Class of 85

The time has come for my 30th high school reunion down in Miami Beach.  I won’t be attending, at least not at this cycle; but talk to me again in ten years; who knows?  It’s not that I’m not curious; I am.  A little.  I am more ambivalent than anything.  That feeling matches quite neatly the one I wore around me like a coat through all 3 years of high school at Miami Beach Senior High.

Coming in to high school, I had my own stuff going on; but as you will see here a little later on (and as we all do in life as we start counting decades) we all do.  Nothing special there.  A west coast transplant, fresh off an unwilling uprooting, I refused to be planted in the nutrient-poor sand/soil of South Beach.  I decided pretty fast that these weren’t my people; they just weren’t cool like Californians.  What the kids at Beach High didn’t know was that I really wasn’t considered very cool back in LA.  In high school you just ad hoc your own bio as you go along.

Anyway, if I were to attend the reunion, there wouldn’t be much time for reflection; just tapas and boozing and “Hey I got old!”  At least that’s what I’ve seen in the movies; I haven’t been to any reunions.  The “Reunionmeister” on Facebook tried to corral me along, I mean, impersonally anyway.  I’ve never met her.  A friend of mine added me to the page that she created.  And like an emoji abusing telemarketer who knows the listeners literally can’t hang up, she harangued 85ers for restaurant deposit money on a daily (sometimes multiple times daily) basis.  It seemed more like a commission drive then a reunion.  That almost tempted me to buy in, you know, just to see what she’d be like in person.  But all of that petty annoyance fell away as I noticed my old classmates were starting to add pictures and memorabilia to the Facebook page.

Attendees, and even some non-attendees, were becoming invested, nostalgic.  Their posts and pics slowed the telethon down and allowed for some……. surmisement.  It became enjoyable to partake.  It was becoming a kind of social media reunion.

I generally liked my time at Beach High, though I was disdainful of the rah rah spirit of the pep rallies and the pseudo business atmosphere of many of the social clubs.  Fashions there came and went with the latest Madonna or Prince video.  It all seemed kind of silly to me then.  But when I stood on that stage in the Jackie Gleason Theater and accepted my diploma I was very proud of all that I accomplished; but also proud of that big assembled group, the Class of 1985.  We were better somehow than the Class of 84, and the Class of 86 could never hope to measure up.  The number 85 would also have a special ring, I felt, as I stepped off that stage.  That day I didn’t wonder so much how they’d turn out (I’m sure neither did they-we were 17 after all) but more what the hell was I going to do now?  I had no idea then that I should have wondered about others, we all should have.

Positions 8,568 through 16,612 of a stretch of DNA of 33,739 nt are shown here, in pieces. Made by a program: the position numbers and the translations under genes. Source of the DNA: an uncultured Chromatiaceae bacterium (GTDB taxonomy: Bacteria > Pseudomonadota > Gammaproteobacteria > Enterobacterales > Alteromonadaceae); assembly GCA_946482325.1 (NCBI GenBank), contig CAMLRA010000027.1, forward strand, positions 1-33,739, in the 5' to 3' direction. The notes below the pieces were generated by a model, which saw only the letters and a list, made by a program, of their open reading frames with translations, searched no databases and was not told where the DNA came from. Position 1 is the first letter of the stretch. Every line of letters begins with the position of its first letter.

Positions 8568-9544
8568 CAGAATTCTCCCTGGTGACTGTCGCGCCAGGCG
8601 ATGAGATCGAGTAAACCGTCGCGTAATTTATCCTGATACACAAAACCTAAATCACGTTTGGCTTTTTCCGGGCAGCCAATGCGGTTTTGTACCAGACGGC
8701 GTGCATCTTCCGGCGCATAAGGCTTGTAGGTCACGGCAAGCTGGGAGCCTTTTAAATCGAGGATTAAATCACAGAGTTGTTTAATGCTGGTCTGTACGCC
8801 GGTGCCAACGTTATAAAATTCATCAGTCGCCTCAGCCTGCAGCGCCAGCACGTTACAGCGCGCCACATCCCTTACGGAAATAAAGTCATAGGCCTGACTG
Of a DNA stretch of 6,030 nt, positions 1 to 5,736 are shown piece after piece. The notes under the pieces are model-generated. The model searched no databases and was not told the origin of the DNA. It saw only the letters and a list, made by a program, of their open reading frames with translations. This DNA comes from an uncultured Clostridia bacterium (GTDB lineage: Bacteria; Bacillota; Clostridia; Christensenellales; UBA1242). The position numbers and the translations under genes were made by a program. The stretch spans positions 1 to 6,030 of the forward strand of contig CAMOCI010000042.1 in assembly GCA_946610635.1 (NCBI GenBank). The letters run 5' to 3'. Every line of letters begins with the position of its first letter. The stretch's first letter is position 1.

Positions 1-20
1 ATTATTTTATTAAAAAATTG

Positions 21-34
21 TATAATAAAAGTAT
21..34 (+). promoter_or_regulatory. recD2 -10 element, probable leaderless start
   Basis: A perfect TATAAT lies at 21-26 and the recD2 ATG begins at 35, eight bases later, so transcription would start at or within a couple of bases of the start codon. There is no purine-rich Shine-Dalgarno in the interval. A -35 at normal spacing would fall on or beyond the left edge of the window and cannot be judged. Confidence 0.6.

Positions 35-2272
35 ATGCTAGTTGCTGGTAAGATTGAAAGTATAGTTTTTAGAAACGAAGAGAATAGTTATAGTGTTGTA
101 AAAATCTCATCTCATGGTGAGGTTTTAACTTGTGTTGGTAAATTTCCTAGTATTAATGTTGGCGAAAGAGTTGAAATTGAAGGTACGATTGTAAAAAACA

I would have never guessed that some (OK most, really) of those kids had the same wondering trepidation and fear.  I do realize this is a sentiment that has been mined before in many books and movies, including 1985’s own “The Breakfast Club.”  “Hey everyone’s as scared as you!”  I got the idea, sure, but I didn’t think I ever really believed it, I don’t think anyone ever does.  If we did we’d probably be kinder to one another, but if we did that we wouldn’t be high schoolers anymore would we?

Right after high school ended I saw (yes, 1985’s own) “Back to the Future” at the Omni Mall.  I never wondered what life might be like in 2015, it seemed as sci-fi to me as hover boards and the absurdity of the Cubs winning the World Series.  I aimed myself shakily at the future, attending Community College while I made up my mind. I stayed on in Miami for 2 years, then headed up to New York and parts unknown.  By then I’d already fallen out of touch with every single person from high school.  I vaguely remember having thoughts as late as 1989 like this:  “I’ll bet there aren’t many 85ers having the fun art filled life of urban adventure that I am!”  Google and Facebook sure as hell proved me wrong 25 years later, they broke my remembered hubris.